Enterprise agreements made under the Fair Work Act 2009 must include a term requiring the employer and the employees, to which the agreement applies, to consult the employees about a major workplace change that is likely to have a significant effect on the employees.
The Act provides for a model consultation clause that is automatically included if the agreement parties do not agree on a consultation term. The model consultation clause requires employers to consult with employees when:
- the employer has made a definite decision to introduce a major change to production, program, organisation, structure or technology in relation to its enterprise; and
- that change is likely to have a significant effect on employees.
The Fair Work Commission (FWC) has recently determined that the decision of an employer to cease the engagement of a company contracted to provide services and replace it with the employer’s subsidiary company was not an action that triggered the obligation to consult with employees under the model consultation clause of the relevant enterprise agreement.
In CFMMEU v BHP Coal Pty Ltd (2020) the union objected to an employer’s decision to insource a function from a contractor to a subsidiary of the employer, arguing that the subsidiary was indistinguishable from the employer except it provided inferior terms and conditions to its employees. The union asserted that this was a ‘major change’ to the organisation or structure of its enterprise because it significantly changed the composition and operation of the workforce at the enterprise, which was likely to have a significant effect on employees. The union contended the employer had been required to consult with employees covered by its enterprise agreement.
In considering these arguments, the FWC gave an expansive interpretation to the first limb of the model consultation clause, saying that an enterprise encompasses “all mechanisms and structures” used by an employer to conduct its business. The first limb does not require a workplace change to operate directly on the terms and conditions of employment or to personally affect employees, but instead concerns matters such as the employer’s organisational structures, labour, plant and equipment. In this instance, the FWC held the first limb was satisfied because changing labour hire companies involved significant numbers of employees and changed the structure of the employment arrangements at the workplace. This was enough to say that there was a major change to the organisation and structure of the enterprise.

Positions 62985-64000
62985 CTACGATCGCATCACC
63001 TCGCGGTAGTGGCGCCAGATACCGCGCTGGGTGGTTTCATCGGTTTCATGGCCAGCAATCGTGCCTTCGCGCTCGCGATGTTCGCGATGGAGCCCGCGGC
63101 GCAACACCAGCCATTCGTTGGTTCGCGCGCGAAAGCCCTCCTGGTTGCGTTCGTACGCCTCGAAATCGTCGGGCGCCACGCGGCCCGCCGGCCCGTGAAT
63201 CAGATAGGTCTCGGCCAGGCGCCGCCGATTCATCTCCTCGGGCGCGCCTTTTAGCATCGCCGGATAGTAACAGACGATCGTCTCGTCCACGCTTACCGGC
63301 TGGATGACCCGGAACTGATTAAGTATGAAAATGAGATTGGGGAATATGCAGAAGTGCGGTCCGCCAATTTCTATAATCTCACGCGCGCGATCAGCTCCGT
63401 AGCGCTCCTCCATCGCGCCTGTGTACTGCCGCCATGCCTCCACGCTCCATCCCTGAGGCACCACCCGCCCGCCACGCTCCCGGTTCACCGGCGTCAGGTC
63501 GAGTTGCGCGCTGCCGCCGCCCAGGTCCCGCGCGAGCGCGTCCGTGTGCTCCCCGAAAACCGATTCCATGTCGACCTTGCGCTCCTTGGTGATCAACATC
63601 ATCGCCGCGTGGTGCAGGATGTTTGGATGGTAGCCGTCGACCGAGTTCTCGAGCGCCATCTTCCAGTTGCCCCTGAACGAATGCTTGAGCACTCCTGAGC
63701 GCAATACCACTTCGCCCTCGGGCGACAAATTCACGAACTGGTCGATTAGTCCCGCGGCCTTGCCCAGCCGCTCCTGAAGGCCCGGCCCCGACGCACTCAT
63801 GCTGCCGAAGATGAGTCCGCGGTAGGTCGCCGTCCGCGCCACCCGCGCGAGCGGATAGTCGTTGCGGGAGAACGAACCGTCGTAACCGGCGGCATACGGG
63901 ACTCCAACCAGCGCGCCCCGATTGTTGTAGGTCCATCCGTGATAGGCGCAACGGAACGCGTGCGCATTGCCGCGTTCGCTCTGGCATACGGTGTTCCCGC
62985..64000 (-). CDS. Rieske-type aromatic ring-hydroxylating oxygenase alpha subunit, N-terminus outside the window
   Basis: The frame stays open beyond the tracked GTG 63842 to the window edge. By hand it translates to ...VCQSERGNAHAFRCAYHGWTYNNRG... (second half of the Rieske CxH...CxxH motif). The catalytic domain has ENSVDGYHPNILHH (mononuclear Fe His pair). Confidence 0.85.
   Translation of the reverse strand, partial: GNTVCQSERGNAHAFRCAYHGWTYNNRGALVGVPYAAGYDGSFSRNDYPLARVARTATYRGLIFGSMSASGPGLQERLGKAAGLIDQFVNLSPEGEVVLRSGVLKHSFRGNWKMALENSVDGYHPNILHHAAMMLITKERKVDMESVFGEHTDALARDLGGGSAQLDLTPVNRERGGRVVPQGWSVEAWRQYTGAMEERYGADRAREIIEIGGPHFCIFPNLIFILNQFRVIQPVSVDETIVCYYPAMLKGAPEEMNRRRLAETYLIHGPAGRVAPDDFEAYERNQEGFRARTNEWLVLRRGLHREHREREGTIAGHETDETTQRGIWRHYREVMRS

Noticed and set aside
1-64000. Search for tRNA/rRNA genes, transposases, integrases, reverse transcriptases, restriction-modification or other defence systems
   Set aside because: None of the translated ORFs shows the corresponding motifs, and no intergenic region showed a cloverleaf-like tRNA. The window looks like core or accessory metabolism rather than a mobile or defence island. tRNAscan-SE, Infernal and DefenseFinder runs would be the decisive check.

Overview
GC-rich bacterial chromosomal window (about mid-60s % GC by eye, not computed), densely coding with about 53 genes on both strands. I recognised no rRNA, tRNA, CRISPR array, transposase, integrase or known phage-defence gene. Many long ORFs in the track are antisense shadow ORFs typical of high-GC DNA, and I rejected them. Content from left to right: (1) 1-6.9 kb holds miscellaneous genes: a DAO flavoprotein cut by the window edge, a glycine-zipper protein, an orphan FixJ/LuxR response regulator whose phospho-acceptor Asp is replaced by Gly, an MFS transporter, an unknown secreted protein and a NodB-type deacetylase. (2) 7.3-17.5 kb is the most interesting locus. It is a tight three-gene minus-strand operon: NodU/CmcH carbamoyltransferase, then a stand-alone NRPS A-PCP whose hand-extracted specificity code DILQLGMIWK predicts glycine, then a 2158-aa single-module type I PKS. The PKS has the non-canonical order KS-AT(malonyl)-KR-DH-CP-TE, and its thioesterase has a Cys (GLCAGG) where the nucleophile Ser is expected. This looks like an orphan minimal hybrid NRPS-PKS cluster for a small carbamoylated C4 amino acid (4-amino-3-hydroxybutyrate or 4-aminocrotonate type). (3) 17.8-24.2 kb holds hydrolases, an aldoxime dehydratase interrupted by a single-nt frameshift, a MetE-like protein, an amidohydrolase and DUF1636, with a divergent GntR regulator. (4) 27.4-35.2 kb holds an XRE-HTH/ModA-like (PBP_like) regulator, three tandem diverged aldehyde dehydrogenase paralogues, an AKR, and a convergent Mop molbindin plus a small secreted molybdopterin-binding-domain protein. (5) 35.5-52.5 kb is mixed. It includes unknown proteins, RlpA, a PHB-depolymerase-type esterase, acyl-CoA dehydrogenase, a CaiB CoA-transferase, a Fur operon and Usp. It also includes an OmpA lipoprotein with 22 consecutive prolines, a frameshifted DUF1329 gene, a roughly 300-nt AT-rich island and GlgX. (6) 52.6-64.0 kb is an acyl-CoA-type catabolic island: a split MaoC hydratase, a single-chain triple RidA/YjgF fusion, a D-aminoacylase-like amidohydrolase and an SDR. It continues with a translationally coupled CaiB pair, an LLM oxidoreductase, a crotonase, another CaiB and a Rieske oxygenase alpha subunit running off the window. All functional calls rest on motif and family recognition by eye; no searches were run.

The FWC noted the second limb is narrower than the first limb and requires the major workplace change to be likely to have a significant effect on agreement-covered employees directly. There are a range of matters captured by the model consultation clause that are relevant to assessing whether there has been a “significant impact” on employees. Some of these matters include termination of employment, a major change to the composition, operation or size of the workforce or skills required of employees, and the diminution of job opportunities.
The main issue in dispute between the union and employer was whether or not there had been “a major change to the composition, operation or size of the workforce or skills required of employees”. The FWC determined that the term ‘workforce’ was not to be interpreted narrowly, and includes not only employees, but any person who undertakes work at the enterprise. This meant it was necessary to consider the change in number and composition of contractors at the workplace in order to determine whether or not there was “likely to be a significant effect” on employees.
Ultimately, the FWC held that although replacing the former contractor with the subsidiary had resulted in a change to the identity of the contractors performing the work for the employer, there was no change to the overall number of contractors or employees, to the work being performed or to the skills required by employees to perform their roles. Because there was no major change to the composition, operation or size of the workforce, the change was therefore not “likely to have a significant effect” on employees, and the union’s bid to stop the employer from implementing this change failed.